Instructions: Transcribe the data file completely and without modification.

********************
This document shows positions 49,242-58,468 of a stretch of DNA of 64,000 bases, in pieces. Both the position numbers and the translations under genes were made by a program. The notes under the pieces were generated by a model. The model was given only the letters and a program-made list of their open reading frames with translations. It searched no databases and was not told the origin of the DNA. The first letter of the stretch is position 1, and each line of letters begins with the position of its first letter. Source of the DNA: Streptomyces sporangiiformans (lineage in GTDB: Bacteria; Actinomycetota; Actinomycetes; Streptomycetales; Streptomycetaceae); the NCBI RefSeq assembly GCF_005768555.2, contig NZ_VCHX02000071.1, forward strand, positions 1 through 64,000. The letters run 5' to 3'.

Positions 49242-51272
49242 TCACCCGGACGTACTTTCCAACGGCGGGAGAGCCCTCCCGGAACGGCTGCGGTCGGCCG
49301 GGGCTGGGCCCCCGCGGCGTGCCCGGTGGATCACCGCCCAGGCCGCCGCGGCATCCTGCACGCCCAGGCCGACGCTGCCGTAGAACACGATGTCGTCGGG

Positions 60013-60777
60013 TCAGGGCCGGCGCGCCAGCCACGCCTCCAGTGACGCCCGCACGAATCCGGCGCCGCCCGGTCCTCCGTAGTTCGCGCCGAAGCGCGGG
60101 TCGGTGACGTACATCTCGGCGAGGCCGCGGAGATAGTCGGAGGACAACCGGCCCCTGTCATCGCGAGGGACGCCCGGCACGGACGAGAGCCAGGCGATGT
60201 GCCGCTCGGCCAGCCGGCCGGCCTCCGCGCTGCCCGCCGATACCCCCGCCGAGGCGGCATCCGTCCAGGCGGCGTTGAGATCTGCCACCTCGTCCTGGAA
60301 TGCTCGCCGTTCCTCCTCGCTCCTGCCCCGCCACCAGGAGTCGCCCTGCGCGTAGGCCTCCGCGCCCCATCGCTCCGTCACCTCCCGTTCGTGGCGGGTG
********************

This document shows positions 49,242-58,468 of a stretch of DNA of 64,000 bases, in pieces. Both the position numbers and the translations under genes were made by a program. The notes under the pieces were generated by a model. The model was given only the letters and a program-made list of their open reading frames with translations. It searched no databases and was not told the origin of the DNA. The first letter of the stretch is position 1, and each line of letters begins with the position of its first letter. Source of the DNA: Streptomyces sporangiiformans (lineage in GTDB: Bacteria; Actinomycetota; Actinomycetes; Streptomycetales; Streptomycetaceae); the NCBI RefSeq assembly GCF_005768555.2, contig NZ_VCHX02000071.1, forward strand, positions 1 through 64,000. The letters run 5' to 3'.

Positions 49242-51272
49242 TCACCCGGACGTACTTTCCAACGGCGGGAGAGCCCTCCCGGAACGGCTGCGGTCGGCCG
49301 GGGCTGGGCCCCCGCGGCGTGCCCGGTGGATCACCGCCCAGGCCGCCGCGGCATCCTGCACGCCCAGGCCGACGCTGCCGTAGAACACGATGTCGTCGGG

Positions 60013-60777
60013 TCAGGGCCGGCGCGCCAGCCACGCCTCCAGTGACGCCCGCACGAATCCGGCGCCGCCCGGTCCTCCGTAGTTCGCGCCGAAGCGCGGG
60101 TCGGTGACGTACATCTCGGCGAGGCCGCGGAGATAGTCGGAGGACAACCGGCCCCTGTCATCGCGAGGGACGCCCGGCACGGACGAGAGCCAGGCGATGT
60201 GCCGCTCGGCCAGCCGGCCGGCCTCCGCGCTGCCCGCCGATACCCCCGCCGAGGCGGCATCCGTCCAGGCGGCGTTGAGATCTGCCACCTCGTCCTGGAA
60301 TGCTCGCCGTTCCTCCTCGCTCCTGCCCCGCCACCAGGAGTCGCCCTGCGCGTAGGCCTCCGCGCCCCATCGCTCCGTCACCTCCCGTTCGTGGCGGGTG